Assume that a rollup table that would be suitable for a simple user interface consists of a row for each minute and each query seen in that minute, a count of the number of times the query ran, a count of the number of cache hits, and an array of the unique result hashes. Like so,
ClickHouse materialized views make it simple to maintain this rollup table and to keep it synchronized with the raw data table.
A materialized view in ClickHouse is very much simply a trigger. When data is
inserted into the raw metrics table, that inserted data is also inserted into
the materialized view which in turn aggregates and then distributes the result
into a target table. It is important to understand that the materialized view
takes as its input the inserted data, it does not directly interact with the raw
metrics table. Materialized views provide a mechanism for “forking” the insert
process, and sending copies of the inserted data into multiple recipient tables.
In addition, materialized views allow one to add an aggregation step into any of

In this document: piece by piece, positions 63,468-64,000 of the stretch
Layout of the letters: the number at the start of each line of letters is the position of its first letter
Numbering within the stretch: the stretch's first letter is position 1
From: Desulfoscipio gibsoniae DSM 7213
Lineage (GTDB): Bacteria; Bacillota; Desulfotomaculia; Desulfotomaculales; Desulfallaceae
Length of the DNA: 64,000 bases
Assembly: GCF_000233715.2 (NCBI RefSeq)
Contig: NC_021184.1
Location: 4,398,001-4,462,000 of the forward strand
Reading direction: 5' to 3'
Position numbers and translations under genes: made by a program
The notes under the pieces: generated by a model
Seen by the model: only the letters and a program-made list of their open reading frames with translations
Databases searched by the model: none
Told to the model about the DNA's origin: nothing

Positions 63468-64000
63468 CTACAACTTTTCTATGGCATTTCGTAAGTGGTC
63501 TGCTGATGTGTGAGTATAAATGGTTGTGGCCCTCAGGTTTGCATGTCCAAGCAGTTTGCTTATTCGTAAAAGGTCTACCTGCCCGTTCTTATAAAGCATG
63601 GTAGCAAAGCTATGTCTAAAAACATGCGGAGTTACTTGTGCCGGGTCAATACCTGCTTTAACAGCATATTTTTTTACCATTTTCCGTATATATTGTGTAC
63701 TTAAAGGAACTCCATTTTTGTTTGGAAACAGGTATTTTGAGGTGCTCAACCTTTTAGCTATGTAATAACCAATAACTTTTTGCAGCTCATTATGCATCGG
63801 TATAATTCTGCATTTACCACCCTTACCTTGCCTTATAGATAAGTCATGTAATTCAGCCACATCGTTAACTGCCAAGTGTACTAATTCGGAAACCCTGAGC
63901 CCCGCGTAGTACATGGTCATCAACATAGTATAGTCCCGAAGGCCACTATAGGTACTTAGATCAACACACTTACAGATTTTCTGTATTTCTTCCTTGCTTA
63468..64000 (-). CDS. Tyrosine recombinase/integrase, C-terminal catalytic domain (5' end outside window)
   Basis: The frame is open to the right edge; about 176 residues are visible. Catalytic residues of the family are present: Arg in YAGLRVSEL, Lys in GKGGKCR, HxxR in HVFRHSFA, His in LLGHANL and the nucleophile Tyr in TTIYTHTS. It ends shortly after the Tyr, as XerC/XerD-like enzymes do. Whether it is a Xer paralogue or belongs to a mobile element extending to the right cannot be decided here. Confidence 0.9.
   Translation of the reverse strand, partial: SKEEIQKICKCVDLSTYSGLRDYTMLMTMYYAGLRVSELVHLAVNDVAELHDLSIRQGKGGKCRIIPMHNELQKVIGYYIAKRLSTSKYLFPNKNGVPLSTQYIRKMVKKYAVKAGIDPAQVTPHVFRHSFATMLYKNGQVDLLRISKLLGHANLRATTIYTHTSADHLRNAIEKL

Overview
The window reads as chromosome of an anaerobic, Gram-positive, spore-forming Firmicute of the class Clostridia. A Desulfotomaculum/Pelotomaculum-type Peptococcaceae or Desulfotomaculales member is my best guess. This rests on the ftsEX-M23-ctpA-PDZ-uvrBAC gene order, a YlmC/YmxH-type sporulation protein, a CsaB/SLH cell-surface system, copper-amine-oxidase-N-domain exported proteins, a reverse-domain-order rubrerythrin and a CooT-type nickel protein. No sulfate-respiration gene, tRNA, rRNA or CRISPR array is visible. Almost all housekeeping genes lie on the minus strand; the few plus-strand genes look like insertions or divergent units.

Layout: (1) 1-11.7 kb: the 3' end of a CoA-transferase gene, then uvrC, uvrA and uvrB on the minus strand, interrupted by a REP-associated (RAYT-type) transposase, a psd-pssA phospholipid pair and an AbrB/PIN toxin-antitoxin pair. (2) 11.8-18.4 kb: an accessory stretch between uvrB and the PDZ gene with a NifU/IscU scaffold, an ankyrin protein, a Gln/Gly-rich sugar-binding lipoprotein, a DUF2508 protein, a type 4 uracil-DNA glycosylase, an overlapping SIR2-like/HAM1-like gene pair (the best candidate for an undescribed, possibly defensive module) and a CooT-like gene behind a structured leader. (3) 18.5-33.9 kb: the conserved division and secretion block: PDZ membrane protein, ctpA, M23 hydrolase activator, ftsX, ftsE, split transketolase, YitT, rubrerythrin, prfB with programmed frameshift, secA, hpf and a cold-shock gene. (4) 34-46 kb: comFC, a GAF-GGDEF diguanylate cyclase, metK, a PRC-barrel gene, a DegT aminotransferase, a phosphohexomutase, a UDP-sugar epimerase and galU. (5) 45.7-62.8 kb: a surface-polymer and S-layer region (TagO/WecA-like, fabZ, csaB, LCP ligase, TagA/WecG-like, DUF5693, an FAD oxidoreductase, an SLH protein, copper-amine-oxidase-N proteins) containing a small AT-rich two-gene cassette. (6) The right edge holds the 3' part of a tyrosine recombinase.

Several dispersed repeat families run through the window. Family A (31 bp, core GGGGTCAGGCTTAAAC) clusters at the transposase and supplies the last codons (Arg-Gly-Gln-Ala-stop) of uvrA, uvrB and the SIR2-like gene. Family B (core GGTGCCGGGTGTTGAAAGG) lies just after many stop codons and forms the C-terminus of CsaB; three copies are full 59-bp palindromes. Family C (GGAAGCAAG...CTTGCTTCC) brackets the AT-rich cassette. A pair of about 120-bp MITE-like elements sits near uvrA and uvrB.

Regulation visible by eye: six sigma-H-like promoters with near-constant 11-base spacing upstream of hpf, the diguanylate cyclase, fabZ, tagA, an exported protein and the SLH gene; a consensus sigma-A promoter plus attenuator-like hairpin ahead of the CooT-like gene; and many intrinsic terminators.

these forks in the data flow.
At PolyScale, there are four specific tables associated with each materialized
view: the raw metrics table, the target rollup table, the materialized view
itself, and there is what we term the convenience view. Strictly speaking one
can get by with just the raw table and the materialized view, but we prefer the
explicit and consistent representation of the four tables.
Continuing with the example given above, the raw metrics table might be defined
create table if not exists raw_metrics( timestamp Int64, queryHash String, resultHash String, isHit Bool)engine = MergeTree()order by (timestamp)
The following target rollup table will receive the data from the materialized
view. It represents the desired rollup.